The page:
‘game1’ which will hold the current question and ‘game2’, which will hold the next question. [8-15]. Notice that most divs have an id, a unique identifier. One of them has a class name instead of an id name. That means we may use it more than once. Save the document as index.html. Test it out by opening it in a browser (rightclick and choose Open With and choose a browser). Obviously, there will not be much to see yet.

Step 2 – Project management So we know that we will need the following files to build our project: index.html, which we have already done. main.css, which will hold the style information jquery.js, which will enhance standard JavaScript controller.js, which will control the quiz We will also need images, since this is a picture quiz project, and we will need a JSON file to hold our questions. Don’t worry, just like the html, css and js pages, we can write a json file using any text editor.

Step 3 – Build a question database Create a file in your text editor named activity.json. Then open it up and type in the following: 1. 2. 3. 4. 5. 6. 7. 8. 9. 10.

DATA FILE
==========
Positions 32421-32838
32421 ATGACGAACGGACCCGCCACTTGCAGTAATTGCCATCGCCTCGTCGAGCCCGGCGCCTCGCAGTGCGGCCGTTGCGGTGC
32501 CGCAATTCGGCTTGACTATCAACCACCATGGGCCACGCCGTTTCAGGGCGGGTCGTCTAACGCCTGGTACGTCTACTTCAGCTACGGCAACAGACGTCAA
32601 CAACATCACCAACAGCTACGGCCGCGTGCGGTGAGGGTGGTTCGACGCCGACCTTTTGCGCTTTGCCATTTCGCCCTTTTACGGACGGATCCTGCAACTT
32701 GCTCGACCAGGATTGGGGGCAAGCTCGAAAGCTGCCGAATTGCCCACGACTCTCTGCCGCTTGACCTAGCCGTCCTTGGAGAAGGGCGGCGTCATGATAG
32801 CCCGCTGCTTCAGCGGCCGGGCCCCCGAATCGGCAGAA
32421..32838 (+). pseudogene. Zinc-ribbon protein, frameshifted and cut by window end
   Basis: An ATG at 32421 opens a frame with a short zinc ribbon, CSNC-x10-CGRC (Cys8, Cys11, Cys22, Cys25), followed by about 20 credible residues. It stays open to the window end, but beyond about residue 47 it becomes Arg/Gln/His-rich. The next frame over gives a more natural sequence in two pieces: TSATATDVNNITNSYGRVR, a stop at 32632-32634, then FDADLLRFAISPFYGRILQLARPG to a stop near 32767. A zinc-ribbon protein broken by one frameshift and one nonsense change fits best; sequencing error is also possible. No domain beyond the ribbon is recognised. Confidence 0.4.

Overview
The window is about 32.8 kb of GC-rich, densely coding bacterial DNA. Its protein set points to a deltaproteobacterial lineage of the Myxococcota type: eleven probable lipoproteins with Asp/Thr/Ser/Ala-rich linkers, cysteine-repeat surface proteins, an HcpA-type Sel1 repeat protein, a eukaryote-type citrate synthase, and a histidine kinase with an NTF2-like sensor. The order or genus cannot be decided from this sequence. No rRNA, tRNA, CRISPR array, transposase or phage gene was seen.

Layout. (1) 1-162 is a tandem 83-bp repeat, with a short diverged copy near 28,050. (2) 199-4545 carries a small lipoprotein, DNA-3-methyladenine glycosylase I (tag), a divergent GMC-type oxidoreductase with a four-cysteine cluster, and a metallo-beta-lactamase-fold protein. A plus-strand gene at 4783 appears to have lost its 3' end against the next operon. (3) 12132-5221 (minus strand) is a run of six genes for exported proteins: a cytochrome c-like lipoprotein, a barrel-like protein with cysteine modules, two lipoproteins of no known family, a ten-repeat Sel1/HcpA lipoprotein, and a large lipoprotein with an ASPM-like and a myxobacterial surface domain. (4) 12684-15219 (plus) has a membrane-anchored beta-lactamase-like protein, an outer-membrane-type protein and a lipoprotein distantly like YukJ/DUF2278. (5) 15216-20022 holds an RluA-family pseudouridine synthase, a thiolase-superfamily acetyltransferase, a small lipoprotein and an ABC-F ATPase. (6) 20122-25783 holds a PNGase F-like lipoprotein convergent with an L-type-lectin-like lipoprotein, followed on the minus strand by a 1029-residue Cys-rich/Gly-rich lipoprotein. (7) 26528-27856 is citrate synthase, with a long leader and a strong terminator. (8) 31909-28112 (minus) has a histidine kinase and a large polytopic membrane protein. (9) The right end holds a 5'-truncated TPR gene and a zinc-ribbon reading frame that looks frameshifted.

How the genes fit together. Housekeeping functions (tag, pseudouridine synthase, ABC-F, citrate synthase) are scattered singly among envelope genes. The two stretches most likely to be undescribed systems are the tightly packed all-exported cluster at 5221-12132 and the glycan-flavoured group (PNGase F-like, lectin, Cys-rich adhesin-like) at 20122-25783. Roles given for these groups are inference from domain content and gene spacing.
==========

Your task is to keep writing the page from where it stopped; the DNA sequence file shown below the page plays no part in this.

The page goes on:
{"quizlist":[ { "question":"Which picture shows a lion?", "option1":"lion.png", "option2":"tiger.png", "option3":"cheetah.png" }, { "question":"Which picture shows a labrador?", "option1":"labrador.png",

11. 12. 13. 14. 15. 16. 17. 18. 19. 20. 21.

"option2":"beagle.png", "option3":"poodle.png" }, { "question":"Which picture shows a meerkat?", "option1":"meerkat.png", "option2":"chipmunk.png", "option3":"squirrel.png" } ]

This is a JSON file and it holds data in groups. We can use it to hold our question database. You’ll notice that it is easily readable by either machine or human. Each JSON element holds a question and three options, which are references to pictures in this case. The first option should always be the correct answer. Later, if we wish to change or add any questions, this is the only file we will need to modify, apart from making the relevant pictures available. That means our quiz can be recycled and can even be edited by someone with very little technical expertise. * Note that you will need to make sure that you stick very carefully to the format. A missing or extra comma, for example, can cause problems. Save the file and continue.